“Well, I was gonna hang myself earlier,” I said while I watched him furiously write in his little notebook.
“How did you handle it?”
“Well, first I took my shorts off.”
He scribbled on while looking at me askance, “Why did you remove your shorts?”
No yelling or screaming now—you could have heard a pin drop in the cellblock.
“We have no clothing or bedding here. I was gonna make a rope from then to hang myself with.”
Mollified, he continued writing and asked: “What did you do once you removed your shorts? Did you make a rope from them?”
“Nope. Once I got my shorts off I saw I was already pretty well-hung so I put ’em back on and forgot about the whole thing.”
The shrink ripped his notes from the notebook, balled them up and threw them at me. As he stomped away, I heard language I’d not heard since army basic training. And him a doctor!
2007: AND THEN IT GOT WORSE.
History has always been one of my favorite subjects. I have a particular fascination with Russia’s history and its people. They have, for hundreds of years, consistently persevered under horrendous conditions that most assuredly would have broken any other people. Many historians cite this ability to survive such inconceivable and often inhuman hardships as a trademark of sorts, even an ingrained part of Russian national pride. In a great many interviews with survivors of Stalin’s purges and the siege of Stalingrad during the Second World War, when asked how they were able to get through those horrors many would just smile at the interviewer and reply: “And then it got worse.”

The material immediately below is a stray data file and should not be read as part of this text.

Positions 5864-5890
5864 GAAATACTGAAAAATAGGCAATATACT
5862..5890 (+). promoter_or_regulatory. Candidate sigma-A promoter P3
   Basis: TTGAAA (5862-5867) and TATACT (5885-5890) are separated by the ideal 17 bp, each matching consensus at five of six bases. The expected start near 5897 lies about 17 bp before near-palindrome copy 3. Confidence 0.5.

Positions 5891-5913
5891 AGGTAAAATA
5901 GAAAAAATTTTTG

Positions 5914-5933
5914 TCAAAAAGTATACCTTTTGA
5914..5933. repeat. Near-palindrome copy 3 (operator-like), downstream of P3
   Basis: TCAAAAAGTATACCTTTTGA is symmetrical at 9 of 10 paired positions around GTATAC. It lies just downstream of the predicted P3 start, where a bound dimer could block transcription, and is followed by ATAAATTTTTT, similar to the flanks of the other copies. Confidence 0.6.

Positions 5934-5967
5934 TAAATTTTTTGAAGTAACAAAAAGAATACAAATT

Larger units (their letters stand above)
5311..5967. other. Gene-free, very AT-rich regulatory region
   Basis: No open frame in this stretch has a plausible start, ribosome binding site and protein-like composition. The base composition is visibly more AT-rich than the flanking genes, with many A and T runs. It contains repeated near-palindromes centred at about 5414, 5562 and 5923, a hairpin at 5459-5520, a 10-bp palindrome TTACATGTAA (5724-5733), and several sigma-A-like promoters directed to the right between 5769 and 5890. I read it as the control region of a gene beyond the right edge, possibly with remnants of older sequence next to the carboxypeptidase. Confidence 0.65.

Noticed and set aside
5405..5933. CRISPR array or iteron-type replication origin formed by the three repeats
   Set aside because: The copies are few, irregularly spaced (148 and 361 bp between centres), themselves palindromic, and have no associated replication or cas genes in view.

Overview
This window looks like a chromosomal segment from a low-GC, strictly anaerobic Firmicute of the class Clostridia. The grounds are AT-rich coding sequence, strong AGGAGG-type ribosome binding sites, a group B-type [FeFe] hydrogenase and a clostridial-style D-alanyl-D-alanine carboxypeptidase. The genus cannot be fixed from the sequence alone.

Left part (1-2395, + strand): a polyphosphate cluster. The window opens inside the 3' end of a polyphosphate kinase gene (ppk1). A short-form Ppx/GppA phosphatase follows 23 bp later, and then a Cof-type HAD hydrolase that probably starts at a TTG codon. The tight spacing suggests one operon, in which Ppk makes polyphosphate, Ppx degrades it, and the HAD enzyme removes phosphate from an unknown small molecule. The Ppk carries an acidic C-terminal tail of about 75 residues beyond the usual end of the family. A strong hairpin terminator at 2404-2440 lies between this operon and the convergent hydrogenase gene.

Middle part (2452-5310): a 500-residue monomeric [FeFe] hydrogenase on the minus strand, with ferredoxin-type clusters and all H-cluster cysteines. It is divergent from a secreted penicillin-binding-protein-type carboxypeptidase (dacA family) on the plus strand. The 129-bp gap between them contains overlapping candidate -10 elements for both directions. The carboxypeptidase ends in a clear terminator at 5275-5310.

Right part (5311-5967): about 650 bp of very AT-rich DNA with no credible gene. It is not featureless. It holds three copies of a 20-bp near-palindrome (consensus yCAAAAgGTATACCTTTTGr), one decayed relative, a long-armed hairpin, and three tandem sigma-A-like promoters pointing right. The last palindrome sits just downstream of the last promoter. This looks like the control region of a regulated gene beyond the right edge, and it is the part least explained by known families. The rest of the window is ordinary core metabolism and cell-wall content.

It became 2007. I had managed to survive 20 consecutive years in the Texas prison system and was eligible for parole consideration. By then, however, my trial judge (the deceased’s father-in-law) had become a senior district judge. The judge’s son (the deceased’s brother-in-law) who was the second chair prosecutor against me, had become the district judge in the adjacent court. The first chair prosecutor against me is now the district judge in my convicting court. All of these judges protested my parole release and I was given a five year set-off, the maximum allowable under a new law that was unconstitutionally retroactively applied to me. I received a letter from them a month later, signed by all three, TELLING me they got me that five year set-off. They further promised me that they would continue to do the same thing to me every five years until I die in prison.
In 2012 they did. I received my notice of it on 9-11 of all days.
In 2017 they did. I received my notice on my birthday.
I expect another in 2022; probably on Christmas Eve….
So, in 2007, for me things got worse. I often find myself wondering if I might have some Russian blood somewhere in my genealogy though because it is now 2018 and despite my knowing that I will never leave prison alive—doing a life sentence for a murder I did not commit—I nonetheless continue to survive.
Ed Lyon #454153
1100 FM 655: Ramsey
Rosharon, TX 77583-7670